(WSVN) - They had three vintage violins that they brought to a shop in Miami to be sold, but instead they got strung along. The couple never got the cash and never saw the instruments again, and when Help Me Howard tried to get the store owner to return the violins or pay for them, they were met with an ending they have never encountered. It’s tonight’s Help Me Howard with Patrick Fraser.
When you meet the Millers, you quickly notice they are happy. The reason? Each other.
June Miller, no violins — no money: “I think we really love each other, and I look at him, and I think he is the best person in the world.”
But they didn’t call us to talk about happiness. It was the three vintage violins that June’s late father had left her.
June Miller: “And they needed some repair. My father hadn’t played them in a while.”
They took them to Duffy’s Violin Store in Miami to be refurbished. June could not have been any happier.
June Miller: “And the man that repaired them in the shop even played them for me. They were beautiful.”
A couple of years later, June decided to sell the violins. Duffy’s offered to do it for her.
June Miller: “She said she had clients all over the world.”
That was in February 2017. Things soon got off key.
June Miller: “I kept calling every month, and she kept telling me, ‘No, I’ll sell them.'”
After a few months, John got involved.
John Miller, feels ripped off: “She was switching her story from selling the violins to the violins being in storage to well, sometimes we exchange them.”
Finally in September 2018, the Millers went to the store, where the owner Barbara Duffy told them she had sold their violins and didn’t have the $7,300 she owed them.
June Miller: “She said, ‘I would like to pay you.'”
Duffy drew up paperwork to pay June $1,000 a month. Both women signed it.
June Miller: “A few weeks went by, and I didn’t get a check in the mail.”
We went to the violin store in December. It was closed.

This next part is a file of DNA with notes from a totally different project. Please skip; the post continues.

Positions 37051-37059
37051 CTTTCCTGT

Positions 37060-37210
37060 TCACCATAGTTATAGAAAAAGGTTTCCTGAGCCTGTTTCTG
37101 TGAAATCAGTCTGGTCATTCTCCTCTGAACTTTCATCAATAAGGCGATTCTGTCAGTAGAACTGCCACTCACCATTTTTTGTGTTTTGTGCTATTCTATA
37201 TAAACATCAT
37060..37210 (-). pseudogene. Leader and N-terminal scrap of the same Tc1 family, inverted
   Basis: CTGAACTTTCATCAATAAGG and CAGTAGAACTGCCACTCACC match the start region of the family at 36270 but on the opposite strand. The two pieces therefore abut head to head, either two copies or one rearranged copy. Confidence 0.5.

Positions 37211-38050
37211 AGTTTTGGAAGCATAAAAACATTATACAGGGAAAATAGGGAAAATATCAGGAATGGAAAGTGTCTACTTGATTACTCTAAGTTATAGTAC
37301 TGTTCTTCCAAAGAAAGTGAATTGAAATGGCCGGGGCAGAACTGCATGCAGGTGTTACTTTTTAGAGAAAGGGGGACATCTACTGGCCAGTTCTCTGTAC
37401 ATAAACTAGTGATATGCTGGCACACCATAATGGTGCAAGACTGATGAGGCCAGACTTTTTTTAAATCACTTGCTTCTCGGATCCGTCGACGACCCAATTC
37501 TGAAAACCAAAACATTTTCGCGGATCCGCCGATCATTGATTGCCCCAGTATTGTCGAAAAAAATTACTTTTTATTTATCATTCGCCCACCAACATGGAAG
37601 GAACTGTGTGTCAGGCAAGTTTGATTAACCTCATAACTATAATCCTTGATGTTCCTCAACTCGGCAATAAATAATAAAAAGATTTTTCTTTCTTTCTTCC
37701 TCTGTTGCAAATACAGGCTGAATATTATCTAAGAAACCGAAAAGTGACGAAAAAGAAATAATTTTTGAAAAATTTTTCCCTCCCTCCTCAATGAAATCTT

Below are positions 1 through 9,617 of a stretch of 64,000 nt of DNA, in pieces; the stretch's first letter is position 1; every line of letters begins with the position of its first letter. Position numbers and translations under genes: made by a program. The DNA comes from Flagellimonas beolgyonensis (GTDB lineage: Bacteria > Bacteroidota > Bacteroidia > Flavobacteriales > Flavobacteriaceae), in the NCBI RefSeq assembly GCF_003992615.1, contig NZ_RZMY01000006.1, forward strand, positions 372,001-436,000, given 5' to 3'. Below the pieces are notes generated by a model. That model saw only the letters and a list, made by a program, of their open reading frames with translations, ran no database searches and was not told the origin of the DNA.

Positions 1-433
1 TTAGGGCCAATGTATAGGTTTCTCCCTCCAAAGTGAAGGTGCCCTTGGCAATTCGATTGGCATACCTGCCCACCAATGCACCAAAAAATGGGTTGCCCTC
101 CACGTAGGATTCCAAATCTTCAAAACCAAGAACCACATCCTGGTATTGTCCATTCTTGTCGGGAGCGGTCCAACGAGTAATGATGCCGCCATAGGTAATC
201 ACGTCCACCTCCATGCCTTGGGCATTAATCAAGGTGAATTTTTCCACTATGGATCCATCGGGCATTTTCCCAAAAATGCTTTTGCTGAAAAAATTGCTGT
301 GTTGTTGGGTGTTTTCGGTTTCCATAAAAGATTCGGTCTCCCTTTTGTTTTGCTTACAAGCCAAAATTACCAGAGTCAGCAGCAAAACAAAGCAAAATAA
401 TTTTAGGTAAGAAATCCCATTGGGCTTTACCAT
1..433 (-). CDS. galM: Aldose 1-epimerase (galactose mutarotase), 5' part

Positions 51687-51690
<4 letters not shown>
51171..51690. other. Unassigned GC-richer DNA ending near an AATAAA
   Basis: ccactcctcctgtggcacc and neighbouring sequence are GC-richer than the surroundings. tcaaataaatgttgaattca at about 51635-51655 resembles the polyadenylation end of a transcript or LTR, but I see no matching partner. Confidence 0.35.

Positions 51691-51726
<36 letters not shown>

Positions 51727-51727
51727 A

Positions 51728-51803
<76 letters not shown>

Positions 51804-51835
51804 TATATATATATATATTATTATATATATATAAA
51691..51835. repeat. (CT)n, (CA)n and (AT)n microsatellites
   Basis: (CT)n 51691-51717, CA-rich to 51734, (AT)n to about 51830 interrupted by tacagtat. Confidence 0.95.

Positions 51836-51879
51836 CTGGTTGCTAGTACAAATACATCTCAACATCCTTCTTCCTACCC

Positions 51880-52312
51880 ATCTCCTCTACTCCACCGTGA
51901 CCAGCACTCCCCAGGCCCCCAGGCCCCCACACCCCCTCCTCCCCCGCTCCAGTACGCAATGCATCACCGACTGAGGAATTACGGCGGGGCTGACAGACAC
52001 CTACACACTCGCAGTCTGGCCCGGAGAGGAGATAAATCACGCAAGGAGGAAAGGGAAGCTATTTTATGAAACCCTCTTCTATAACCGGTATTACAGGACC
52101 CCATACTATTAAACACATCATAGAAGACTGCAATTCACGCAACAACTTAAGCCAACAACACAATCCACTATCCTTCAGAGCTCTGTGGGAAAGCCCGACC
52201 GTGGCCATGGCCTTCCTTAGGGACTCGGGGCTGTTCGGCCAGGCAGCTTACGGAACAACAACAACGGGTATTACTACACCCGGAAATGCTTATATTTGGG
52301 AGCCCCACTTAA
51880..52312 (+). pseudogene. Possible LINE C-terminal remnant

Online, we found customers complaining they could not get their violins back.
At least two people sued Barbara Lynn Duffy after they were not paid for their violins. Both got judgments against Duffy.
And more calls came into Help Me Howard line from people asking us about their violins left at Duffy’s.
Caller: “Nobody’s been able to get their instrument, and I don’t know what to do. I have one there. A friend of mine has two.”
I went by Barbara Duffy’s house. Someone was there but would not come to the door.
Later, a family friend told 7News Barbara Duffy was sick, so we left her alone.
And back at the Millers, not a single check ever arrived to pay the $7,300 for the violins.
June Miller: “I am very surprised.”
John Miller: “I’m shocked.”
June Miller: “She is the sweetest person.”
Then in late March, 7News was told Barbara Duffy had passed away.
John Miller: “It’s sad that she passed, but it’s also very sad that she passed leaving people behind that she owed money to or violins.”
She passed away, but now her estate may have the violins and the money owed to people like the Millers.
John Miller: “What do we do now? What do the other people do?”
Well Howard, what do they do?
Howard Finkelstein, 7News Legal Expert: “This is clearly a breach of contract, but getting money from the estate of the person that owned the business after they died can be tricky but possible. If there is no money left in the corporation, you have to do what is called ‘Piercing the Corporate Veil’ to get to the personal assets of the estate of the deceased owner. You do that by filing a claim in probate court.”
John Miller: “Not a dime. That’s not right.”
The Millers thought they would be paid for their violins by now. It’s not playing out that way at all.
June Miller: “I guess file in probate if we can to see if we can recoup any of the money because I do believe the violins are gone.”
And where are the violins that were in the store when they closed?
7News tracked down one employee who won’t talk to us.
If you know where those violins are, we know some people who would love to get them back.
Feel like someone is stringing you along? Don’t let them fiddle with you. Pitch it our way. Hopefully when we start playing, it will be music to your ears.
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